Brow Beat

Positive Reviews for 28 Minutes of Rogue One Bode Well for the Other 105 Minutes

Screen, or do not. There is no “28-minute preview.”

Lucasfilm Ltd

We’re getting closer and closer to the Dec. 16 release date of Rogue One, and the fervor is building. We now have our first real impressions of the film after a half-hour’s worth of the stand-alone ”Star Wars story” was screened to a few members of the press on Friday at Skywalker Ranch. Uproxx described the screening as showing “maybe the first 15 minutes of the film, followed by two additional sequences, then a sizzle reel, totaling about 28 minutes in all.” (The footage was specifically chosen to be spoiler-free, so don’t get your hopes up for any planet-shattering revelations.)

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Still, though 28 minutes is just a fraction of a film that is more than two hours long, first impressions were mostly positive, and we learned a few important things. The embargo for reviews of the entire film is scheduled to lift on Dec. 13.

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There’s no opening crawl, and it is missed.

Eric Eisenberg, CinemaBlend:

As we’ve previously reported, Rogue One: A Star Wars Story doesn’t open with the traditional scrawl, but instead a 15-years-earlier prologue that sets up the base of the story - though it does have the blue text “A Long Time Ago In A Galaxy Far, Far Away … ”

Mike Ryan, Uproxx:

As you’ve probably heard by now, Rogue One does not sport the traditional Star Wars crawl, instead it starts with “A long time ago in a galaxy far, far away … ,” then just starts. (Which, to be honest, is a little jarring because our brains have been conditioned to hear the theme music and see a crawl after we see that.)

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Alan Tudyk tucks another brilliant comedic performance under his belt.

Brian Truitt, USA Today:

While little BB-8 stole scenes in Force Awakens, the droid to watch in Rogue One is K-2SO, a reprogrammed Imperial robot with attitude played via performance capture by Alan Tudyk.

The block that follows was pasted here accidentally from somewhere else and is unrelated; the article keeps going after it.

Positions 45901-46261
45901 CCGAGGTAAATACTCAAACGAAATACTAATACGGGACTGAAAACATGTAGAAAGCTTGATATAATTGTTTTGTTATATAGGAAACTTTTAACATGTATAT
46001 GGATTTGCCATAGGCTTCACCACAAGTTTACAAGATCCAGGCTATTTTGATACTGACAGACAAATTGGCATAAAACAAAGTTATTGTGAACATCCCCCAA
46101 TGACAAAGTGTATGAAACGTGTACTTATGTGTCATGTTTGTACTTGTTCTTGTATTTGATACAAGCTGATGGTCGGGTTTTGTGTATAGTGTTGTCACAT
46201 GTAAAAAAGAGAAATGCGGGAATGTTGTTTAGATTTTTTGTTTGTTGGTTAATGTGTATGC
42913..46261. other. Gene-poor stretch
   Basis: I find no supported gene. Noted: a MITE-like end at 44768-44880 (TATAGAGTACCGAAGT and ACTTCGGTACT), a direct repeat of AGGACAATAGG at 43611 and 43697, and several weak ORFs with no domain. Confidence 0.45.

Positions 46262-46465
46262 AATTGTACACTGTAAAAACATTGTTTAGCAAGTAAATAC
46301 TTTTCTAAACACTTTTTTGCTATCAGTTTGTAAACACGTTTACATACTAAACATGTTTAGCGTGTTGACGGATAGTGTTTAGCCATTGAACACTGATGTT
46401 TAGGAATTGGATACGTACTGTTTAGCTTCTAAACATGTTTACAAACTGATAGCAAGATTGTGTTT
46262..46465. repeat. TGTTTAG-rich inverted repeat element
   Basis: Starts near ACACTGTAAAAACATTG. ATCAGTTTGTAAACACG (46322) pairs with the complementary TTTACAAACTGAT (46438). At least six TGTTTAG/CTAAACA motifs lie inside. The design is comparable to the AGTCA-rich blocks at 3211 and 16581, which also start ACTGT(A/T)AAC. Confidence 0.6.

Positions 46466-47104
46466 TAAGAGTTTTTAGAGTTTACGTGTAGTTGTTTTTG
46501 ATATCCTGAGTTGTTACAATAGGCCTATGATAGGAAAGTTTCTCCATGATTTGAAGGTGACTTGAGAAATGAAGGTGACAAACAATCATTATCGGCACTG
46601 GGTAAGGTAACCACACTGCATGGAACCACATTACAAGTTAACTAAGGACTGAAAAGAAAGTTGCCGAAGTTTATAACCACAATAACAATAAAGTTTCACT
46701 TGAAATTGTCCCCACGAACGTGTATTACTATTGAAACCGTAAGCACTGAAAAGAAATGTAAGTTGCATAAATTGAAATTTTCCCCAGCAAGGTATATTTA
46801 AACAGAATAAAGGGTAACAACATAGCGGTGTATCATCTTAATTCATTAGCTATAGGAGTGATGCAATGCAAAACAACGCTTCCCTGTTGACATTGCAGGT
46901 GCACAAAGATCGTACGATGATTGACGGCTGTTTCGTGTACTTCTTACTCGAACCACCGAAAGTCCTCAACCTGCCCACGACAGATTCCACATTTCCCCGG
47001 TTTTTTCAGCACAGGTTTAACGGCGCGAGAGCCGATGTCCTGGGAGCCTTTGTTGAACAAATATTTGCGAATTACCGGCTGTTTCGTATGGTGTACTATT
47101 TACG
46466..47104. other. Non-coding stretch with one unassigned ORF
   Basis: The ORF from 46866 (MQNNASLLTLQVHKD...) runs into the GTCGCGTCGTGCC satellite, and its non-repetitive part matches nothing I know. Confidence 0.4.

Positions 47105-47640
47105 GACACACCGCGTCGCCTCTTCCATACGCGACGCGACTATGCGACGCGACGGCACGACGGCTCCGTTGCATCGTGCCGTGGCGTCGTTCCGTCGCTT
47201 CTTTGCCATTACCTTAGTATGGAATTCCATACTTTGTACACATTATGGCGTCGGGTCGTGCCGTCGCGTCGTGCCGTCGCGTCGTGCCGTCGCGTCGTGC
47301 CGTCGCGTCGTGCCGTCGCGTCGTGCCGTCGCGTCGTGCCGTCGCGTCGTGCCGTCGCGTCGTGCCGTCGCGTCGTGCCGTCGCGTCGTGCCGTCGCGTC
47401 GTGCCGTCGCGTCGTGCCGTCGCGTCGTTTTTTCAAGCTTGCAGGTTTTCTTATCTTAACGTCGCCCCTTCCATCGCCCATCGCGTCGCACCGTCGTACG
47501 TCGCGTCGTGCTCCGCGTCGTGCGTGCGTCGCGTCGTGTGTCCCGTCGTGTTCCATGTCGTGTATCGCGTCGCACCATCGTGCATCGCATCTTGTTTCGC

Jacob Hall, /Film:

Tudyk (who was on set in a motion capture suit and provides the character’s voice) plays K-2SO like a sociopathic C-3PO, prissy and easily offended but perfectly comfortable dismantling entire squads of Stormtroopers. He’s a hoot.

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Michael Giacchino’s score is a mix of the old with the new.

Alex Reif, Laughing Place:

Giacchino has written some amazing and memorable music for Rogue One. And while Williams may not have written new music for this film, a couple of his melodies were used in the preview I saw.

Mike Ryan, Uproxx:

And the score—which isn’t John Williams this time; Michael Giacchino has the honors—presents something different, yet at times feels familiar.

Bryan Young, Big Shiny Robot:

The music we hear from Michael Giacchino is scintillating, though some fans might bristle at the hints of the Star Wars main theme as the title card finally plays to revised hints of that iconic theme. But the score is inherently Star Wars in its feel.

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There is at least one fun Easter egg for serious fans.

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Jacob Hall, /Film:

A quick reference to the Journal of the Whills sees the film incorporating tidbits of Star Wars lore that would only be familiar to hardened fans. A few amusing cameos from some original trilogy characters (and no, not whom you’d expect) further ground Rogue One in its very specific place.

Mike Ryan, Uproxx:

We also meet Donnie Yen’s Chirrut Imwe, a blind warrior who is also Force sensitive. He’s described as a “Guardian of the Whills,” which is a nice callback to the earliest drafts of George Lucas’ Star Wars which were titled Adventures of Luke Starkiller as Taken from the Journal of the Whills.

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Most importantly, this is a gritty war film.

Mark Daniell, Toronto Sun:

Kids are going to love it but Rogue One seems to be aiming squarely at kidults. The film has a gritty look, one that is more reminiscent of a war film than a polished sci-fi epic. The action is also visceral and uncompromising, particularly in scenes where Andor kills an informant and rebels attack a squad of Stormtroopers. Edwards shoots the scenes up close, letting us hear the bones crunch.

Rob Keyes, ScreenRant:

Make no mistake, Rogue One puts the “war” in Star Wars and any claims that this dirtier, grittier spinoff is a war movie are accurate. It’s not pretty. It’s violent and hardcore, more than any other take on Star Wars to date. Soldiers die as children scream. Literally.

Kate Erbland, IndieWire:

What might be most striking about the footage screened is how much it reflects the oft-repeated sentiment that Rogue One is a war movie above all else. […] As difficult as it may be to glean the feel of an entire feature from a few carefully selected scenes, when what we saw of Rogue One leaned into its war film comparisons, it was undoubtedly at its most compelling.

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